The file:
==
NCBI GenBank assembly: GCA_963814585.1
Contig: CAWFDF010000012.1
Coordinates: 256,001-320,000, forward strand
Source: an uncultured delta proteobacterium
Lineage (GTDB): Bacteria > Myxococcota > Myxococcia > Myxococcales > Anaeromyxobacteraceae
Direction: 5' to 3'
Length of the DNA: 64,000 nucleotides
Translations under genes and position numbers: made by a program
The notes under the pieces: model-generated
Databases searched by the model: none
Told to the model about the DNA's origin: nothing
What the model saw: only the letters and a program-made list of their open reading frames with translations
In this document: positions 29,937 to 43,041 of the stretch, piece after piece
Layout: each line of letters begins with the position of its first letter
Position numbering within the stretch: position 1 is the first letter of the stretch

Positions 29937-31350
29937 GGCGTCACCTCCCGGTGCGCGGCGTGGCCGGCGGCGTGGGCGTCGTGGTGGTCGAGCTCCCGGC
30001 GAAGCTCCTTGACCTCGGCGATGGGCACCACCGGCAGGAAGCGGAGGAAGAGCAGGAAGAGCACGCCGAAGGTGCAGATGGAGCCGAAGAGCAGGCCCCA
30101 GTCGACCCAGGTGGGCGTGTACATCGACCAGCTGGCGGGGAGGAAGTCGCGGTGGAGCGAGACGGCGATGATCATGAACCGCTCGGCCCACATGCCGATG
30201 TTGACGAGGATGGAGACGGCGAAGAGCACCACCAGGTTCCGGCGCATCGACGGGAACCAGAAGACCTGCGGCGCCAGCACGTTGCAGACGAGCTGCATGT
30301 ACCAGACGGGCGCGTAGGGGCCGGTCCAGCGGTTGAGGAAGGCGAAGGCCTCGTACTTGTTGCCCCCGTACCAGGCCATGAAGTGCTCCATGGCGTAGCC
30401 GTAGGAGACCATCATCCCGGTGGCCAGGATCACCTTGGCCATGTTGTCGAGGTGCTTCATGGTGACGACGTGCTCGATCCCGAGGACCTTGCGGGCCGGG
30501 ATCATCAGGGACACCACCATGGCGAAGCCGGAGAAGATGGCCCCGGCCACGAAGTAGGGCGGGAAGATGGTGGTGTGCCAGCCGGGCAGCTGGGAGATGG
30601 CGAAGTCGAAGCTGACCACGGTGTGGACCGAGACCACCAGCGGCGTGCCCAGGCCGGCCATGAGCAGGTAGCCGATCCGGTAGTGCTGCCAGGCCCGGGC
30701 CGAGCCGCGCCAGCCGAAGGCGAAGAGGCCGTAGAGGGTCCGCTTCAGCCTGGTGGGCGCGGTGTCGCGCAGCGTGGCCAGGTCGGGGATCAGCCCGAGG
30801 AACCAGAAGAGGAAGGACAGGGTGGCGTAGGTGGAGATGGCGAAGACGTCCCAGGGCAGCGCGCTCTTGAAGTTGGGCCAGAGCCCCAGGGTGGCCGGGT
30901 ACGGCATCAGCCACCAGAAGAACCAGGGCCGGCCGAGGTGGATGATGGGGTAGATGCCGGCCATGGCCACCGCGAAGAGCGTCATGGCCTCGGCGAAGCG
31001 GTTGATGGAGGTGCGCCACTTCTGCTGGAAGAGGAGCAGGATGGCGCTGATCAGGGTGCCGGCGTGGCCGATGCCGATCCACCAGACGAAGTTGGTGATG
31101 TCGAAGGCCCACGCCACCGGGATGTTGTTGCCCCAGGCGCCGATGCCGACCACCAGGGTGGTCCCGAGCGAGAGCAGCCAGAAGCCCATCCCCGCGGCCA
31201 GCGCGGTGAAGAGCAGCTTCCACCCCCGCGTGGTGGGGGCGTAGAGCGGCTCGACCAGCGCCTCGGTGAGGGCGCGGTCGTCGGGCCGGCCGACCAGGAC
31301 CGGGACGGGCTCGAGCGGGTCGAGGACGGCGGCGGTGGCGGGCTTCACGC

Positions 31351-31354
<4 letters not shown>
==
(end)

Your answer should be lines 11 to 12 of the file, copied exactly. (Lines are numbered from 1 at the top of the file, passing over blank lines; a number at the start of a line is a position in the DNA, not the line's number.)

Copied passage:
Told to the model about the DNA's origin: nothing
What the model saw: only the letters and a program-made list of their open reading frames with translations